Insecticides to kill insect vectors. In areas where the native elm bark beetle is the principal vector, sanitation may be augmented by applying a registered insecticide to the lower stem of healthy elms in late summer to early fall (i.e., at the first sign of autumn leaf color change) to kill adult beetles as they prepare overwintering sites. In areas where the smaller European elm bark beetle are common, spring feeding in twig crotches can be prevented by spraying the crowns of elm trees with a registered insecticide. However, this may not be a preferred treatment method because of the difficulty in getting thorough coverage of all susceptible twig tissue, the risk of insecticide drift and exposure, and high expense.
Insecticide registrations and recommendations are frequently updated, and may vary considerably between states. Cooperative Extension Services at land grant colleges and certified arborists are able to provide current insecticide recommendations.
Disruption of root grafts. Large trees within 25 to 50 feet of each other are likely to have root grafts. Breaking root grafts between infected trees and adjacent healthy trees is an important means to prevent movement of the fungus into the healthy trees. Root grafts should also be disrupted between the healthy tree adjacent to a diseased tree and the next healthy tree. It may even be desirable to sever grafts between very valuable trees before DED is observed in the vicinity, as a proactive measure.
Root graft disruption should be completed before the infected trees are removed. Otherwise the transpirational pull from healthy trees will rapidly draw in the contents of diseased tree's root system when the vascular tension on the roots of the diseased tree is released by severing the stem. Root graft disruption can be accomplished by use of a vibratory plow or any trenching machine equipped with the longest blade available (preferably five-feet long, but at least three-feet long). Biocidal soil fumigants may also be used to kill root grafts if no other alternatives are available. However, these chemicals are generally restricted use pesticides and may only be applied by professional pesticide applicators. In addition, biocidal chemicals may not be effective if soil temperatures are below 50 °F.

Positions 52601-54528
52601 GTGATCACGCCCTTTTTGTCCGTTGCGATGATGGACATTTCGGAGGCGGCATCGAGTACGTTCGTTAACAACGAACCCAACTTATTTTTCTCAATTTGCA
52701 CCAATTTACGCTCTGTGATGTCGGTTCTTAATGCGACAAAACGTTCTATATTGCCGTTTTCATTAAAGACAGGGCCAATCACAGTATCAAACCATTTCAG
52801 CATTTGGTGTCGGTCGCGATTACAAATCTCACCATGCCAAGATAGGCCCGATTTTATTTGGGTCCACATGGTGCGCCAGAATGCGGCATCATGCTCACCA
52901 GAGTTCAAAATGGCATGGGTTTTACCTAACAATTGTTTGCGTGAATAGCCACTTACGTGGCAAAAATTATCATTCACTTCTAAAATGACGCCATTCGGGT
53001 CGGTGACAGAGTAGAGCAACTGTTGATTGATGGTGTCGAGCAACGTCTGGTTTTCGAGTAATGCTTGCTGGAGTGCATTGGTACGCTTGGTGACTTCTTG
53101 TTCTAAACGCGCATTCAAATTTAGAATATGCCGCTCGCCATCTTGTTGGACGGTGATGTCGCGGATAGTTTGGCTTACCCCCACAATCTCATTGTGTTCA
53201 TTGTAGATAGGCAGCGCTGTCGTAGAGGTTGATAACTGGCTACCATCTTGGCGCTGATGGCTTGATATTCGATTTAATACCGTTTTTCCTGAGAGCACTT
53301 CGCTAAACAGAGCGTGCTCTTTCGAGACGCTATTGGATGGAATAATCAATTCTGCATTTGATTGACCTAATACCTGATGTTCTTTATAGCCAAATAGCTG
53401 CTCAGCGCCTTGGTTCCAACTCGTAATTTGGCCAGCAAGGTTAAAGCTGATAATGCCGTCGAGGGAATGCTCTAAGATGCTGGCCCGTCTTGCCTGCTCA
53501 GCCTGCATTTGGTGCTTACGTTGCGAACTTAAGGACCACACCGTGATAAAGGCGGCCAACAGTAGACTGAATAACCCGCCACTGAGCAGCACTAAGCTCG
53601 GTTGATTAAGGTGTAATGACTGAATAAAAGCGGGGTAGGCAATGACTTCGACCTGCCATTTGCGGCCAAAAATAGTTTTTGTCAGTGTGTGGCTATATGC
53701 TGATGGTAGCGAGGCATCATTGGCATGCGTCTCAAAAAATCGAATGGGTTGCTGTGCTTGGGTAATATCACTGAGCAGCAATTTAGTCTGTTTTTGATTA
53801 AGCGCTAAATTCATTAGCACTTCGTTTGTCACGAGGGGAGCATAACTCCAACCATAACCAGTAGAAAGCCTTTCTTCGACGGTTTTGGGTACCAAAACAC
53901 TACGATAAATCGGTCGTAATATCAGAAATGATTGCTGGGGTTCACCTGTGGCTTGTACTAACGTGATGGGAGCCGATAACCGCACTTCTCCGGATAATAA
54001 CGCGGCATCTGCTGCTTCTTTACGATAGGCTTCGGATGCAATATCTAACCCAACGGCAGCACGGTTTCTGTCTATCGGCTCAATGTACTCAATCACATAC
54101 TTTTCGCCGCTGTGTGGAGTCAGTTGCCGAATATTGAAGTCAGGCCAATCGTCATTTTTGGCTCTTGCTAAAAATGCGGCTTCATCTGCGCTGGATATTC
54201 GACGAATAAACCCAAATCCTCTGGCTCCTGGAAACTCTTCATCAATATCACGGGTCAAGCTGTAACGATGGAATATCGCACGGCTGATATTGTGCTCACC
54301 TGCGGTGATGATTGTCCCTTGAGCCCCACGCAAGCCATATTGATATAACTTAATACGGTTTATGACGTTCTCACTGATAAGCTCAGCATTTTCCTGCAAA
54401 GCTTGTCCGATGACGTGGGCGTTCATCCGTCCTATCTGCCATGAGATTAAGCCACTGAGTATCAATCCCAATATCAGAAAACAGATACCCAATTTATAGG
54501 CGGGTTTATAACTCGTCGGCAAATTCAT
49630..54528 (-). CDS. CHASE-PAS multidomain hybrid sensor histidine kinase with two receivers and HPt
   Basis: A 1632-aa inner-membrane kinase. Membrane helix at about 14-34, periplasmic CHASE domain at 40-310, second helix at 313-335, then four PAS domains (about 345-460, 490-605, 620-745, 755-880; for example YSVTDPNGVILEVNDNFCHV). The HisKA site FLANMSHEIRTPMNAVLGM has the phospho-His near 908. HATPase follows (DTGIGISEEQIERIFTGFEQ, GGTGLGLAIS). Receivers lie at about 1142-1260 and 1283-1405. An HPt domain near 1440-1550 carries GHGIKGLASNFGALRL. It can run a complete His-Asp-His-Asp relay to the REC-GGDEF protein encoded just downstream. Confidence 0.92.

Injecting elms with fungicide. Certain fungicides, when properly injected, are effective in protecting elm trees from infection via beetle transmission. This treatment is expensive and must be repeated every one to three seasons, thus it is appropriate only for high value or historically important trees. The treatment itself also may pose risks to the health of the tree.
Figure 7. Macroinjection of fungicide into the root flare of an elm tree.
(Photo courtesy of Mark Stennes, certified arborist, St. Paul, MN)
In order to be effective, the fungicide must be present at adequate concentration at all potential points of infection. Thus the dosage and means of application are critical to success. The injection of chemical into root flares in large volumes of water (macroinjection) provides thorough distribution of chemical in the crown (figure 7). Microinjection (injection of small volumes of concentrated chemical) is also an option, although it's efficacy compared to macroinjection has not been thoroughly researched. Preferably, injections should be done soon after the earliest leaves have fully expanded, but may be done from then to the end of the growing season. Label rates of concentration for chemical application are updated to reflect the most recent findings on effectiveness; always follow the current label.
Harmful effects of fungicide injection have sometimes been reported and include occasional leaf "scorching" or loss. Elms generally recover from this damage. Also, drilling injection holes results in wounding which, if repeated annually, may eventually result in significant discoloration and decay. Following fungicide injection with a flush of clean water can reduce damage to the cambium. Some chemicals are able to protect trees for up to three seasons, thus minimizing the frequency of treatments.
Several fungicides are registered for injection to prevent DED infection. These chemicals vary in duration of protective effects, means of application, risk of damage to the tree, documentation of effectiveness, and cost. Certified arborists or Cooperative Extension Services at land grant colleges are able to provide current recommendations on product availability and effectiveness.
Figure 8. Eradicative pruning of branches infected with DED may be effective if there is adequate length (5 to 10 feet) of clearwood between the infected tissue and the remainder of the crown, or if the tree has been properly treated with fungicide.
(Artwork courtesy of Jim Lockyer, USDA Forest Service, Radnor, PA)